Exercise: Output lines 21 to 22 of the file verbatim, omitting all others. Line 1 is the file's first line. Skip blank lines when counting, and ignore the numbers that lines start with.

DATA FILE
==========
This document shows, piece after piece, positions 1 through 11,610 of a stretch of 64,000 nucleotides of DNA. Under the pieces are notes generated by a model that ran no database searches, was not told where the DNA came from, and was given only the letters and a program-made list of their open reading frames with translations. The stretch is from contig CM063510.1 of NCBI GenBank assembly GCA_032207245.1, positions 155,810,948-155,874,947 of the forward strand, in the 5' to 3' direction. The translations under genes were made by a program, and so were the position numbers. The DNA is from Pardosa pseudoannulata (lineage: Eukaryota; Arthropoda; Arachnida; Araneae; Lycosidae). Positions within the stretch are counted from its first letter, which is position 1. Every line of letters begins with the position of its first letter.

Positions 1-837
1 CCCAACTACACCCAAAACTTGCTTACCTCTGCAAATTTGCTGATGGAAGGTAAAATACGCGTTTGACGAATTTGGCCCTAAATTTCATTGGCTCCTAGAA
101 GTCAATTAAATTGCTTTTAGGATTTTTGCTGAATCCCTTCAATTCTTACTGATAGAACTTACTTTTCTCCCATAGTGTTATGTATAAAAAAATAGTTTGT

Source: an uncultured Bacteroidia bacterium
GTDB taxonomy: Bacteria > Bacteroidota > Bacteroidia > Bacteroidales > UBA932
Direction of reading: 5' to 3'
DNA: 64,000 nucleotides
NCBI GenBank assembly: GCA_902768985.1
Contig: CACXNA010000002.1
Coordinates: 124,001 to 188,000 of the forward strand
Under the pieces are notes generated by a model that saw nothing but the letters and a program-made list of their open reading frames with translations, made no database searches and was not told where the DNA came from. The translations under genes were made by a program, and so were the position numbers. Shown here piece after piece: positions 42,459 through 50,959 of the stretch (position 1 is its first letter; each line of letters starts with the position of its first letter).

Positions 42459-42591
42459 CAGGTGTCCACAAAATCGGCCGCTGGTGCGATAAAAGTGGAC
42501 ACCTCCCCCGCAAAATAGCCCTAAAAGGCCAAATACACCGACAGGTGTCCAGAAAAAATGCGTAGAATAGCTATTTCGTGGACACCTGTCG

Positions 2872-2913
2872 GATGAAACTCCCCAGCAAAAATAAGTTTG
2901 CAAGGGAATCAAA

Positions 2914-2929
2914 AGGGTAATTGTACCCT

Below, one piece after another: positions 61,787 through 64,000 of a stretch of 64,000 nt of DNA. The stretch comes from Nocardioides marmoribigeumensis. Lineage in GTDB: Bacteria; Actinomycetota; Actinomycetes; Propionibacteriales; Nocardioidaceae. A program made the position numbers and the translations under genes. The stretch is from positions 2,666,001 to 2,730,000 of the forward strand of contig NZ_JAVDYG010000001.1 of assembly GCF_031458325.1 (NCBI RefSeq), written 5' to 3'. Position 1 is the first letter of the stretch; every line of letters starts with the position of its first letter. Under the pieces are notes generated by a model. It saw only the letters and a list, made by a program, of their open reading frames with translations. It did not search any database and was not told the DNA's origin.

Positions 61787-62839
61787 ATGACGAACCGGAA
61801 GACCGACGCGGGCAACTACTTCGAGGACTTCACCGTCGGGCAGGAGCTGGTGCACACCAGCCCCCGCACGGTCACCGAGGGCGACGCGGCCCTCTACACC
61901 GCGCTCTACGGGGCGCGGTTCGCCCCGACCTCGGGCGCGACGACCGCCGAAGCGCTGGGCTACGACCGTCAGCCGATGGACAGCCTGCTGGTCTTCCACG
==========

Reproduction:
Below, one piece after another: positions 61,787 through 64,000 of a stretch of 64,000 nt of DNA. The stretch comes from Nocardioides marmoribigeumensis. Lineage in GTDB: Bacteria; Actinomycetota; Actinomycetes; Propionibacteriales; Nocardioidaceae. A program made the position numbers and the translations under genes. The stretch is from positions 2,666,001 to 2,730,000 of the forward strand of contig NZ_JAVDYG010000001.1 of assembly GCF_031458325.1 (NCBI RefSeq), written 5' to 3'. Position 1 is the first letter of the stretch; every line of letters starts with the position of its first letter. Under the pieces are notes generated by a model. It saw only the letters and a list, made by a program, of their open reading frames with translations. It did not search any database and was not told the DNA's origin.

Positions 61787-62839